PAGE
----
Matthew Jarvis: Totally. Totally. And the answer might be, does it affect you at all? Or if it affects you in ways that aren’t significant. But yeah, to get ahead of that, somewhat related, you don’t need to be a master in all aspects of the SECURE Act or anything else. Now you need to be really competent in that and we’re going to talk about some resources for that. But Micah, you had mentioned an example, a client had emailed you the headline of something about how the SECURE Act could blow up your trust. And that can get kind of a weird nuance thing and you had actually kind of looked that up. There is some weird obscure scenario where if your trust was written incorrectly, the SECURE Act could cause problems with that.

Matthew Jarvis: But it’s perfectly fine to tell a client, “That’s kind of a nuanced aspect of the SECURE Act. I will look into that and get back to you.” Or the really classic answer is just tell why you’re interested in that? And it might just be because they have an itch to scratch, right? If they’re asking about the exemption to the early distribution penalty for adoption and you know they’re not in a situation to adopt people. I might just be like, “Hey, listen, why do you ask?” “Oh, I’m just curious.” All right, well that’s different than something else.

Micah Shilanski: All right, well then generically here’s the answer versus, “Oh, my daughter’s going to adopt and they’re thinking about dah, dah, dah, dah, dah, dah.” Okay, great. Now this is something good to know, right? This is part of our family planning that we want to know about. So asking, not just answering their question, but Jarvis, I love that. Asking them why this is important to them. Getting a little bit more, tell me more about that, right? Something you often say, getting more information from the client before you dive into the answer because you could be going off the wrong direction entirely. So really important to think about that.

Matthew Jarvis: Yeah. You also want to get a feel for how much information they want here. They might just want a one word answer or a one sentence answer. Don’t assume that they want to know the full depth of your information. I was in a meeting recently with a “expert,” not related to our industry, and she was essentially reading this report to me and it was driving me crazy because I’m like, “I know how to read and if I just wanted to read the report, I would just read the report. I wanted your assessment of it and how it applies to me.” So don’t be guilty of that in your practice, be it the SECURE Act or anything else.

Micah Shilanski: And I will say this is something I struggle with, right? Because I always want to flex my knowledge and everything that I’ve done and read and research and go, “Oh, it used to be this and the law changed to this. And then this came through and this is what we’re spending and dah, dah, dah, dah, dah.” None of it matters to the client, right? So this isn’t about you, it’s about the clients. It’s not about you flexing your knowledge and experience and expertise in front of the client. It’s about helping them achieve their goals. So you really, for me that’s something I constantly have to make sure that I’m answering the correct way, not just vomiting information on the client that doesn’t apply to them.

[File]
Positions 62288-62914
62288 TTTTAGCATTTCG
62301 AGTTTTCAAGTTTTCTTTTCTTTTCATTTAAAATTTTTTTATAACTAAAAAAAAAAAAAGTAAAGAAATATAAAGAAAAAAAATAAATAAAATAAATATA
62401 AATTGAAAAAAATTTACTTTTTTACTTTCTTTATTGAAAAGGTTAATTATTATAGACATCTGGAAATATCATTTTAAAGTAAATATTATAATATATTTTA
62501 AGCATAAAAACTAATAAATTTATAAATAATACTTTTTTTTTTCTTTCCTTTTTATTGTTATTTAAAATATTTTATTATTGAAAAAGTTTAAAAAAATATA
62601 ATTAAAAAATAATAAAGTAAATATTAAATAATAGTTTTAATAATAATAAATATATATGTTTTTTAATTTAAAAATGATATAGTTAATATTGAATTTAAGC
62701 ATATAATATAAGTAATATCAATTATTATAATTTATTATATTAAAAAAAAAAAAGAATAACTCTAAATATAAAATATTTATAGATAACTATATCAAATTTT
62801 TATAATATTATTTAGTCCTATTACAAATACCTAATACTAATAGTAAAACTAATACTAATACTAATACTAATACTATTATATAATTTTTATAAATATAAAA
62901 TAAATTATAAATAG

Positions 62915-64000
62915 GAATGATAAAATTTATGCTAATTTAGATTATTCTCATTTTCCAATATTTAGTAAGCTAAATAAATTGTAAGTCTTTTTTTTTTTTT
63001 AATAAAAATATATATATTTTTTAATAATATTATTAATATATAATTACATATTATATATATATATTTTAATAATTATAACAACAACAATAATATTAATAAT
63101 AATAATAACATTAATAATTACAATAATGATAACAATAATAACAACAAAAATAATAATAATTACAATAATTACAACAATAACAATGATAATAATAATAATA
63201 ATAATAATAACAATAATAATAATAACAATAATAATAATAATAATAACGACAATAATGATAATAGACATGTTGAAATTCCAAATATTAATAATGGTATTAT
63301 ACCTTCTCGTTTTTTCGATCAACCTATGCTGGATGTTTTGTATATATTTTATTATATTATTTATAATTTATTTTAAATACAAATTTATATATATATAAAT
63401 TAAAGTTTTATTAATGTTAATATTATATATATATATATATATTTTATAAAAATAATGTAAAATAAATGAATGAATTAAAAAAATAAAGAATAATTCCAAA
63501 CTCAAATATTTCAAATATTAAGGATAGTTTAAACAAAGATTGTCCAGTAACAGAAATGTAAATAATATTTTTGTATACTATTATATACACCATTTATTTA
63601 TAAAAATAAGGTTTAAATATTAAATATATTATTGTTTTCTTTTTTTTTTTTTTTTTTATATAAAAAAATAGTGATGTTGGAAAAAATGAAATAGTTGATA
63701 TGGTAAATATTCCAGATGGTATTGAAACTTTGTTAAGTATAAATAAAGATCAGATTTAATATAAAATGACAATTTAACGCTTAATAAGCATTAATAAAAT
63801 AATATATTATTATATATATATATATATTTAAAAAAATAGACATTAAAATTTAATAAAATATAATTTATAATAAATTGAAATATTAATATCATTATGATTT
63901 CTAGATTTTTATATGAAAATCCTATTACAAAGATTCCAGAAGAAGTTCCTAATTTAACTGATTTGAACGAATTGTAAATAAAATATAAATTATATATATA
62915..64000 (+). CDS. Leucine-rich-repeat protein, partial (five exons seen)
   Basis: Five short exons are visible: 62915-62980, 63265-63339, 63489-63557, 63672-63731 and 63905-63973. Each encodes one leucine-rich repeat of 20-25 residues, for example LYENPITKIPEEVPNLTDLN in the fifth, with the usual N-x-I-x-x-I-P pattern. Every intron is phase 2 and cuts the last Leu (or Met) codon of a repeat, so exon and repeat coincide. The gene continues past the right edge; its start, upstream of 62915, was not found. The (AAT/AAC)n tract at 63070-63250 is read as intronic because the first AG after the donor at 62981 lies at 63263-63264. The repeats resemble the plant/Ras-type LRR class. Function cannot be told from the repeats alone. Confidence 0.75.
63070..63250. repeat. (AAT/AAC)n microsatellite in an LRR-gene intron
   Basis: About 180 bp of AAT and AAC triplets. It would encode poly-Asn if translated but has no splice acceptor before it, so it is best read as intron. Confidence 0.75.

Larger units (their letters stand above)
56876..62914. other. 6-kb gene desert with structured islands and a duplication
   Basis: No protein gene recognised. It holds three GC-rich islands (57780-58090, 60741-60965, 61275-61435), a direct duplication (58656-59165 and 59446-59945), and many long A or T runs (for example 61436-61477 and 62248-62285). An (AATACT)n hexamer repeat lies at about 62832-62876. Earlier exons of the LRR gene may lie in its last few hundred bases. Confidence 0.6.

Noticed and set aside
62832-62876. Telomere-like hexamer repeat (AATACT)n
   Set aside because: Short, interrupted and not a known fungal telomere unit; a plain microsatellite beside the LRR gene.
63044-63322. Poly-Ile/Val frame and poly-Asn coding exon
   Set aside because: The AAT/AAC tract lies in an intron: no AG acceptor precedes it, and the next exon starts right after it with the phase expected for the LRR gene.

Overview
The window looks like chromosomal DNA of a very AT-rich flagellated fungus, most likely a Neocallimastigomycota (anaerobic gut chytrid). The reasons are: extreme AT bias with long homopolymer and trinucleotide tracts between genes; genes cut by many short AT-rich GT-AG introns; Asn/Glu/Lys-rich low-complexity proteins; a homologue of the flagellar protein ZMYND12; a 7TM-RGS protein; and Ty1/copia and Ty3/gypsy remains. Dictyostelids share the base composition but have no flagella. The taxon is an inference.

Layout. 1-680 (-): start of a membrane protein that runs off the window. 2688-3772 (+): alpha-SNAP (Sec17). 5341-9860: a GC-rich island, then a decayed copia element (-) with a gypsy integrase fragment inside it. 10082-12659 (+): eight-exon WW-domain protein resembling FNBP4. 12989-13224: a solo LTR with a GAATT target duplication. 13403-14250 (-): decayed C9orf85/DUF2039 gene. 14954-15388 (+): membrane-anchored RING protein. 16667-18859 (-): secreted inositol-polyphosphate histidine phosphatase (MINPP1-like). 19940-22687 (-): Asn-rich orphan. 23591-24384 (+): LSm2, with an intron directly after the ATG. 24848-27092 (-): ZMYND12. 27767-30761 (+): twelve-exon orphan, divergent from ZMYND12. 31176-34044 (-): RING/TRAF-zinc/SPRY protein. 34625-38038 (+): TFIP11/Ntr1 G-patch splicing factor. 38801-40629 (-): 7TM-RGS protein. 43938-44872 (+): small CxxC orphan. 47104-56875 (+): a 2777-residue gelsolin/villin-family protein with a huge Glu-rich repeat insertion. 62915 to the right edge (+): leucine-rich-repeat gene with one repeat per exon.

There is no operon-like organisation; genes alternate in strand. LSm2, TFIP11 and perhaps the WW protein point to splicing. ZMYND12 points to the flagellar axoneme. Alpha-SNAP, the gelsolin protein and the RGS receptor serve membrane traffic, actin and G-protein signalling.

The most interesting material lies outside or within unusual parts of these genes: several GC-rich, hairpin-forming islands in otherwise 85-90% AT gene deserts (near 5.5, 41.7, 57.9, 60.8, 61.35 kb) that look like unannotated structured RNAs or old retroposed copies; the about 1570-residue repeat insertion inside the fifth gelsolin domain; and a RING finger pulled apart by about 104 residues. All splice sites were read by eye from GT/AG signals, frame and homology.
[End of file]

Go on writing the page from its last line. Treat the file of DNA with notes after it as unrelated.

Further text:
Matthew Jarvis: I completely agree. So some of the aspects of the SECURE Act that we’re going to bring up specifically with clients, of course one would be the change in the required minimum distribution start age. And there’s going to be a lot of confusion around this and there will probably be confusion around this for, I don’t know, maybe a decade-

Micah Shilanski: Five years.

Matthew Jarvis:… until they change the law again, five years. So we’re going to communicate like we talked about with required distributions. We’re going to communicate with every client, age 68 or older, letting them know the impact of this. Either you were impacted by it and congratulations, your new start age is 72 or you were not impacted and we’re going to stick with what we were doing already, which is dah, dah, dah, dah, dah.

Micah Shilanski: Okay. Now focusing on what you just said right there, right? I want to highlight this. That’s going to be there, this is so important. Jarvis didn’t say, “Oh, you got screwed in the SECURE Act and you still have to take your RMDs because you turned 70 and a half in 2019. He said, “Oh, you’re not affected by this. You’re just going to take it normally.” He did not focus on the negativity of the SECURE Act and how it was, quite frankly, not as beneficial for them because their birthday happened to be in May of 2019, turns 70 and a half. They got to take the normal RMDs. They’re not kicked out to 72. He focused on, “Oh, you weren’t affected by the change. This is our plan that’s going to be there.” Don’t make your appointments about negativity, and I love how you highlighted that real fast.